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Archive for February, 2011

CRS — Contested Election Cases in the House of Representatives: 1933 to 2009

February 28, 2011 Comments off

Contested Election Cases in the House of Representatives: 1933 to 2009 (PDF)
Source: Congressional Research Service (via OpenCRS)

From 1933 to 2009 (the 73rd Congress through the 111th Congress), the U.S. House of Representatives considered 107 contested election cases. The vast majority of these cases were resolved in favor of the contestee, a term referring to a Member or Member-elect of the House of Representatives whose election was challenged. The term contestant refers to an individual who challenged the election of a Member-elect of the House of Representatives. It appears that of the 107 contested election cases considered by the House since 1933, in at least three cases, the House ultimately seated the contestant, and in at least one case, the House ultimately refused to seat any individual, declaring a vacancy. In the majority of the other cases, the contest was dismissed based on reasons including lack of evidence; a determination that voting irregularities, fraud, or misconduct was insufficient to affect the results of the election; failure to sustain the burden of proof necessary to award the contested seat to the contestant; and improper initiation of a contest or other procedural failures.

With regard to procedures followed on the first day of a new Congress, of the 107 contested election cases considered by the House since 1933, it appears that in at least 15 cases, the Member-elect was asked to “step aside” or “remain seated” while the oath of office was collectively administered to the other Members-elect. Of those 15 cases where a Member-elect was asked to step aside, it appears that in at least two instances, the Member-elect was subsequently administered the oath on an expressly provisional basis. In at least two of the 15 cases where a Member-elect was asked to step aside, the House declined to administer the oath of office to that Member-elect, until after the committee to which the question was referred had conducted an investigation and issued a report. In the remaining 11 of the 15 cases where a Member-elect was asked to step aside, in most instances, the House adopted a resolution providing merely that the Member-elect “be now permitted” to take the oath of office, with no specific reference to final determination of the right to the seat nor any express reference to a filed election contest.

As has been noted by House Parliamentarians, the seating of a Member-elect does not prejudice a contest pending under the Federal Contested Elections Act (FCEA) regarding the final right to a seat. The summaries of contested election cases contained in this report focus primarily on the nature of the contest and the disposition of the case. For more detailed information regarding each contest, it is important to consult relevant House records. This report examines only cases considered by the House of Representatives involving the question of whether a Member-elect was duly elected, that is, questions regarding elections and returns, not questions regarding qualifications (age, citizenship, and inhabitancy). Cases decided at the state level are beyond the scope of this report. Furthermore, information contained in this report is derived solely from findings made by the reporting congressional committee or as documented in the Congressional Record; CRS did not make any of the findings independently.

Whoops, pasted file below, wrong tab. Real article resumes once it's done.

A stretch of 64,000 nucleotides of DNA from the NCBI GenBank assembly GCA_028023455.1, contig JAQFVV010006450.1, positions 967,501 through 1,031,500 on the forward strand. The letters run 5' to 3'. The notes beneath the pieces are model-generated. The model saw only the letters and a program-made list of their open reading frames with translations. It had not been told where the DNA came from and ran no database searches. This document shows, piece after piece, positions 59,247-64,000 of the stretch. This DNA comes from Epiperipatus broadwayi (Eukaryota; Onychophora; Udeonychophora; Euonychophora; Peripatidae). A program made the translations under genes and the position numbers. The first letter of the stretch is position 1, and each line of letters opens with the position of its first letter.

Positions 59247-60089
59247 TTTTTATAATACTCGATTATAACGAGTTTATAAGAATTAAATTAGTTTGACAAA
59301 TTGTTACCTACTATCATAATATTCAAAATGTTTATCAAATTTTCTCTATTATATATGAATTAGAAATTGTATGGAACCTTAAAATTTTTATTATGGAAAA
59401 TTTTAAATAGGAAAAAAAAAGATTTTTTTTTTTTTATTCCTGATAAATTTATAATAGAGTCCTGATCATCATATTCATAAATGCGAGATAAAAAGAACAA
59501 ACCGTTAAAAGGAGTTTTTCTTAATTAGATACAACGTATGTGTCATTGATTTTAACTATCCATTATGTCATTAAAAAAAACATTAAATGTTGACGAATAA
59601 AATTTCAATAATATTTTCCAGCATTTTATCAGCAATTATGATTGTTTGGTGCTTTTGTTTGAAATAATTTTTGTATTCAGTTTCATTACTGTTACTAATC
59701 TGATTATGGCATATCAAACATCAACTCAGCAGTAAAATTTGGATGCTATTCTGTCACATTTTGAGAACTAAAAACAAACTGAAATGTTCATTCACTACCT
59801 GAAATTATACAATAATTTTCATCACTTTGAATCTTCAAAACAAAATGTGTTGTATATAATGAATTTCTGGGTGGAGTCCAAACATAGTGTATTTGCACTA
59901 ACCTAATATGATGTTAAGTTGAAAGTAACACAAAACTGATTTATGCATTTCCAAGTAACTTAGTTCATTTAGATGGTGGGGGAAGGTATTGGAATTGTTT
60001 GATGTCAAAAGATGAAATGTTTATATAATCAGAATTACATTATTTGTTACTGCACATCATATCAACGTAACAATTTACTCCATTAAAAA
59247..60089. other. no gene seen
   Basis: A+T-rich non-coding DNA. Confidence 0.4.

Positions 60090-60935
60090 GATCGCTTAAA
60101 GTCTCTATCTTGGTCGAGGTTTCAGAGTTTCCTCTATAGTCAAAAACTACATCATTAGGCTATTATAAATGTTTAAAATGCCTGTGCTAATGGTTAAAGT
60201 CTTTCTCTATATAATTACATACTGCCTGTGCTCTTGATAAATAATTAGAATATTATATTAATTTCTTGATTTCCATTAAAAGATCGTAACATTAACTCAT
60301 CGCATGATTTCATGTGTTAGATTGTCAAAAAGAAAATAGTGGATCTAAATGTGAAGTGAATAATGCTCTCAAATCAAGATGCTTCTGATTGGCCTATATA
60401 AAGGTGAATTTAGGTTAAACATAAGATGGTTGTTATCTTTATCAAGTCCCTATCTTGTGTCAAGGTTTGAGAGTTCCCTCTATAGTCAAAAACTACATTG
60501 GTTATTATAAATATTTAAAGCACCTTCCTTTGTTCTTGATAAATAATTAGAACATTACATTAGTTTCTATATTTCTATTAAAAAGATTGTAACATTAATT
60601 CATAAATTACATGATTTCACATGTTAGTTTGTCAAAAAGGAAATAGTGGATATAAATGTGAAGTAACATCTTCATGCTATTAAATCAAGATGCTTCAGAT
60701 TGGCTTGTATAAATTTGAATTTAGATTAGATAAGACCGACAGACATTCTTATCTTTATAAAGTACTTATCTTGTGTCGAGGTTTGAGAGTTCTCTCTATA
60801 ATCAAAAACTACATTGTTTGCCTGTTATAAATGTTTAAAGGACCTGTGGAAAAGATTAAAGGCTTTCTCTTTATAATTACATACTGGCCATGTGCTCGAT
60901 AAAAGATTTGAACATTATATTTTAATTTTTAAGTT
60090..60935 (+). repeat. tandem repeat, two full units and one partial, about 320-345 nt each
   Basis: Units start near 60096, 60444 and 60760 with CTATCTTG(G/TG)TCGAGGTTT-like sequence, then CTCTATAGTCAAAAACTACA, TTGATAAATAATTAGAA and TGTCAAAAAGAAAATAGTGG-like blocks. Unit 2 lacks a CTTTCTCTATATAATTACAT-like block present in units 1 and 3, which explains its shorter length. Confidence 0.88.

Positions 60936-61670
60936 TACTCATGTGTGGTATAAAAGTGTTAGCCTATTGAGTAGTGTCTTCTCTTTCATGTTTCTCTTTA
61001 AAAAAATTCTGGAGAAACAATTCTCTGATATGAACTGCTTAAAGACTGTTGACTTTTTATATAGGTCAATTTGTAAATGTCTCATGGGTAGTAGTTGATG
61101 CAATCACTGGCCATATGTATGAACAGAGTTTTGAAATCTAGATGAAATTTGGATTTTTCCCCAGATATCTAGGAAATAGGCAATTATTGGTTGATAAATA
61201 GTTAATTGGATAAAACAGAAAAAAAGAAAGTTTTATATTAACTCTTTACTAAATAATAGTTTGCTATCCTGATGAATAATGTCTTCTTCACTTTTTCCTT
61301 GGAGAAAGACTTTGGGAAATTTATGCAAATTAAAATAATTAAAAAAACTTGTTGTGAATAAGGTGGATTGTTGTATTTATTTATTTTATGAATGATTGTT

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Injuries Associated With Cribs, Playpens, and Bassinets Among Young Children in the US, 1990–2008

February 28, 2011 Comments off

Injuries Associated With Cribs, Playpens, and Bassinets Among Young Children in the US, 1990–2008
Source: Pediatrics

This study is the first to use a nationally representative sample to examine injuries associated with cribs, playpens, and bassinets. Given the consistently high number of observed injuries, greater efforts are needed to ensure safety in the design and manufacture of these products, ensure their proper usage in the home, and increase awareness of their potential dangers to young children.

+ Full Paper (PDF)

CRS — Perjury Under Federal Law: A Brief Overview

February 28, 2011 Comments off

Perjury Under Federal Law: A Brief Overview (PDF)
Source: Congressional Research Service (via OpenCRS)

Although it now covers more than court proceedings, the definition of perjury has not changed a great deal otherwise since the framing of the Constitution. Blackstone described it as “a crime committed when a lawful oath is administered, in some judicial proceeding, to a person who swears wilfully, absolutely and falsely, in a matter material to the issue or point in question.”

There are three general federal perjury laws. One, 18 U.S.C. 1621, outlaws presenting material false statements under oath in federal official proceedings. A second, 18 U.S.C. 1623, bars presenting material false statements under oath before or ancillary to federal court or grand jury proceedings. A third, 18 U.S.C. 1622 (subornation of perjury), prohibits inducing or procuring another to commit perjury in violation of either Section 1621 or Section 1623.

In most cases, the courts abbreviate their description of the elements and state that to prove perjury under Section 1623 the government must establish that the defendant “(1) knowingly made a (2) false (3) material declaration (4) under oath (5) in a proceeding before or ancillary to any court or grand jury of the United States.” The courts generally favor the encapsulation from United States v. Dunnigan to describe the elements of Section 1621: “A witness testifying under oath or affirmation violates this section if she gives false testimony concerning a material matter with the willful intent to provide false testimony, rather than as a result of confusion, mistake, or faulty memory.” Section 1622 outlaws procuring or inducing another to commit perjury: “Whoever procures another to commit any perjury is guilty of subornation of perjury, and shall be fined under this title or imprisoned for not more than five years, or both,” 18 U.S.C. 1622.